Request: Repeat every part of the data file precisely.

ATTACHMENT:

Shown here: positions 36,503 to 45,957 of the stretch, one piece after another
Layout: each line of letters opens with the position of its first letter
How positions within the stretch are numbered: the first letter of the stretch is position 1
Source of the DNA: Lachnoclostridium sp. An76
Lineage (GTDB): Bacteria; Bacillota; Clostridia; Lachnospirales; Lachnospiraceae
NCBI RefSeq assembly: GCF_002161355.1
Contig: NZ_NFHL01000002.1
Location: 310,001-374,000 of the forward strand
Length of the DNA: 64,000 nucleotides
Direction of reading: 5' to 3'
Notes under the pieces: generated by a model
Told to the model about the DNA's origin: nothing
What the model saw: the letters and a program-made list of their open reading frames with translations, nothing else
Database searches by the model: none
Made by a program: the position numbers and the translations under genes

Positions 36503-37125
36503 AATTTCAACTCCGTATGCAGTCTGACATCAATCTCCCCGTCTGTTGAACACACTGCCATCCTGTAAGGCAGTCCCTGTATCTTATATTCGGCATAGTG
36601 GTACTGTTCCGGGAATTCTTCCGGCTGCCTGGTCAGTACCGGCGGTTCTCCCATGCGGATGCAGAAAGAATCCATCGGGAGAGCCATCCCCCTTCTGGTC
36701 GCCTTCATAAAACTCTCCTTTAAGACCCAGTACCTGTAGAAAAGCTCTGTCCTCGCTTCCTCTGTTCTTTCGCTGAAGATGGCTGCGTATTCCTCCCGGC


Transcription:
Shown here: positions 36,503 to 45,957 of the stretch, one piece after another
Layout: each line of letters opens with the position of its first letter
How positions within the stretch are numbered: the first letter of the stretch is position 1
Source of the DNA: Lachnoclostridium sp. An76
Lineage (GTDB): Bacteria; Bacillota; Clostridia; Lachnospirales; Lachnospiraceae
NCBI RefSeq assembly: GCF_002161355.1
Contig: NZ_NFHL01000002.1
Location: 310,001-374,000 of the forward strand
Length of the DNA: 64,000 nucleotides
Direction of reading: 5' to 3'
Notes under the pieces: generated by a model
Told to the model about the DNA's origin: nothing
What the model saw: the letters and a program-made list of their open reading frames with translations, nothing else
Database searches by the model: none
Made by a program: the position numbers and the translations under genes

Positions 36503-37125
36503 AATTTCAACTCCGTATGCAGTCTGACATCAATCTCCCCGTCTGTTGAACACACTGCCATCCTGTAAGGCAGTCCCTGTATCTTATATTCGGCATAGTG
36601 GTACTGTTCCGGGAATTCTTCCGGCTGCCTGGTCAGTACCGGCGGTTCTCCCATGCGGATGCAGAAAGAATCCATCGGGAGAGCCATCCCCCTTCTGGTC
36701 GCCTTCATAAAACTCTCCTTTAAGACCCAGTACCTGTAGAAAAGCTCTGTCCTCGCTTCCTCTGTTCTTTCGCTGAAGATGGCTGCGTATTCCTCCCGGC